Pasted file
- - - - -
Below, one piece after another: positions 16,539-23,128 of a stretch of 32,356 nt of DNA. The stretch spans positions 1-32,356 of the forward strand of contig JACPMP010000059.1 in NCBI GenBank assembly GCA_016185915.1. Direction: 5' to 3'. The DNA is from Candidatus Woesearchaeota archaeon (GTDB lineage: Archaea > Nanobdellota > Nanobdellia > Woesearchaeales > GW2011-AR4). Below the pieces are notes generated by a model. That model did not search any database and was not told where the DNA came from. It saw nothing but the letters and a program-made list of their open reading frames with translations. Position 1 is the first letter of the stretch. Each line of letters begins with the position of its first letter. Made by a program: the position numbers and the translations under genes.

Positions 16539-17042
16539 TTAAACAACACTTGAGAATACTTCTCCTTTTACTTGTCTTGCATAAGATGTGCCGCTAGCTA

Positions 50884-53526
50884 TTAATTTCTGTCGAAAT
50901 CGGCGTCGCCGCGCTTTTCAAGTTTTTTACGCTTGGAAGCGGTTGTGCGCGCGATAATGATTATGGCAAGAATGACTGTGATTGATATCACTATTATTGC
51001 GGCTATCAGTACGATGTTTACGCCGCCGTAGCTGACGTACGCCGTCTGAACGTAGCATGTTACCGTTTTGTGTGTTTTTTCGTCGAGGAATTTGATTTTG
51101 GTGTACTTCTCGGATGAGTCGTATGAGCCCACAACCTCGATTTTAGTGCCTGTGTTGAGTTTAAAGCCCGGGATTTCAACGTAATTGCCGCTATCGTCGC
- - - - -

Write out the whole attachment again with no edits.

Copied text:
Below, one piece after another: positions 16,539-23,128 of a stretch of 32,356 nt of DNA. The stretch spans positions 1-32,356 of the forward strand of contig JACPMP010000059.1 in NCBI GenBank assembly GCA_016185915.1. Direction: 5' to 3'. The DNA is from Candidatus Woesearchaeota archaeon (GTDB lineage: Archaea > Nanobdellota > Nanobdellia > Woesearchaeales > GW2011-AR4). Below the pieces are notes generated by a model. That model did not search any database and was not told where the DNA came from. It saw nothing but the letters and a program-made list of their open reading frames with translations. Position 1 is the first letter of the stretch. Each line of letters begins with the position of its first letter. Made by a program: the position numbers and the translations under genes.

Positions 16539-17042
16539 TTAAACAACACTTGAGAATACTTCTCCTTTTACTTGTCTTGCATAAGATGTGCCGCTAGCTA

Positions 50884-53526
50884 TTAATTTCTGTCGAAAT
50901 CGGCGTCGCCGCGCTTTTCAAGTTTTTTACGCTTGGAAGCGGTTGTGCGCGCGATAATGATTATGGCAAGAATGACTGTGATTGATATCACTATTATTGC
51001 GGCTATCAGTACGATGTTTACGCCGCCGTAGCTGACGTACGCCGTCTGAACGTAGCATGTTACCGTTTTGTGTGTTTTTTCGTCGAGGAATTTGATTTTG
51101 GTGTACTTCTCGGATGAGTCGTATGAGCCCACAACCTCGATTTTAGTGCCTGTGTTGAGTTTAAAGCCCGGGATTTCAACGTAATTGCCGCTATCGTCGC